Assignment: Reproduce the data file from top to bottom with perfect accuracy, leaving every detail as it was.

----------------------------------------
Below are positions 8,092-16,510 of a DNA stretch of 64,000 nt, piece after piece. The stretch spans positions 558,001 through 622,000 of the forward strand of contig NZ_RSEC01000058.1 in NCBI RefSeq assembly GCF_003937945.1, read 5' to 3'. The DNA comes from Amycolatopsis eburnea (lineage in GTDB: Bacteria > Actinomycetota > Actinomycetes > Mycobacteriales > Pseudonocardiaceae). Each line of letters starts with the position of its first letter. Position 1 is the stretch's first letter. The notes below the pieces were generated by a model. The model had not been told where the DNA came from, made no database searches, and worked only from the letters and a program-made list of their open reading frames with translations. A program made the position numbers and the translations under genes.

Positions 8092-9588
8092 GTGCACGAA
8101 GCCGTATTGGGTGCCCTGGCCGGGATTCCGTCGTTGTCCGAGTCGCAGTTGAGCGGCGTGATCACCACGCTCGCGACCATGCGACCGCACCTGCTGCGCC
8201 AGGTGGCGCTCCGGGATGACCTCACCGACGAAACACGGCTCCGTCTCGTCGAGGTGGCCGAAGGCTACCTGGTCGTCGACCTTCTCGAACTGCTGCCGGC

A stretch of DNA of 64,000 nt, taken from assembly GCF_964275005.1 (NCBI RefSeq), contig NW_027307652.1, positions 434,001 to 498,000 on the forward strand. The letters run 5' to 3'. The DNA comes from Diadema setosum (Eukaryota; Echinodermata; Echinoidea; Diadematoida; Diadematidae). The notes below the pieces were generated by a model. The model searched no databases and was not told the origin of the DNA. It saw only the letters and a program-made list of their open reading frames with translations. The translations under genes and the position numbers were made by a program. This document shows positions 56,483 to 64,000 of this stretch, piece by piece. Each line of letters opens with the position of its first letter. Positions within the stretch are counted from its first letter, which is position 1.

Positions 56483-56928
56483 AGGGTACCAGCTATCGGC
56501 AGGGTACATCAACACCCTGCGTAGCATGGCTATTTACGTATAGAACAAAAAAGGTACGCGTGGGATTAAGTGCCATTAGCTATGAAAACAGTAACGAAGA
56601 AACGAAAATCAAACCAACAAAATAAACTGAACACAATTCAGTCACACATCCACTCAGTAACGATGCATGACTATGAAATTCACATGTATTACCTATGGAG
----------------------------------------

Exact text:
Below are positions 8,092-16,510 of a DNA stretch of 64,000 nt, piece after piece. The stretch spans positions 558,001 through 622,000 of the forward strand of contig NZ_RSEC01000058.1 in NCBI RefSeq assembly GCF_003937945.1, read 5' to 3'. The DNA comes from Amycolatopsis eburnea (lineage in GTDB: Bacteria > Actinomycetota > Actinomycetes > Mycobacteriales > Pseudonocardiaceae). Each line of letters starts with the position of its first letter. Position 1 is the stretch's first letter. The notes below the pieces were generated by a model. The model had not been told where the DNA came from, made no database searches, and worked only from the letters and a program-made list of their open reading frames with translations. A program made the position numbers and the translations under genes.

Positions 8092-9588
8092 GTGCACGAA
8101 GCCGTATTGGGTGCCCTGGCCGGGATTCCGTCGTTGTCCGAGTCGCAGTTGAGCGGCGTGATCACCACGCTCGCGACCATGCGACCGCACCTGCTGCGCC
8201 AGGTGGCGCTCCGGGATGACCTCACCGACGAAACACGGCTCCGTCTCGTCGAGGTGGCCGAAGGCTACCTGGTCGTCGACCTTCTCGAACTGCTGCCGGC

A stretch of DNA of 64,000 nt, taken from assembly GCF_964275005.1 (NCBI RefSeq), contig NW_027307652.1, positions 434,001 to 498,000 on the forward strand. The letters run 5' to 3'. The DNA comes from Diadema setosum (Eukaryota; Echinodermata; Echinoidea; Diadematoida; Diadematidae). The notes below the pieces were generated by a model. The model searched no databases and was not told the origin of the DNA. It saw only the letters and a program-made list of their open reading frames with translations. The translations under genes and the position numbers were made by a program. This document shows positions 56,483 to 64,000 of this stretch, piece by piece. Each line of letters opens with the position of its first letter. Positions within the stretch are counted from its first letter, which is position 1.

Positions 56483-56928
56483 AGGGTACCAGCTATCGGC
56501 AGGGTACATCAACACCCTGCGTAGCATGGCTATTTACGTATAGAACAAAAAAGGTACGCGTGGGATTAAGTGCCATTAGCTATGAAAACAGTAACGAAGA
56601 AACGAAAATCAAACCAACAAAATAAACTGAACACAATTCAGTCACACATCCACTCAGTAACGATGCATGACTATGAAATTCACATGTATTACCTATGGAG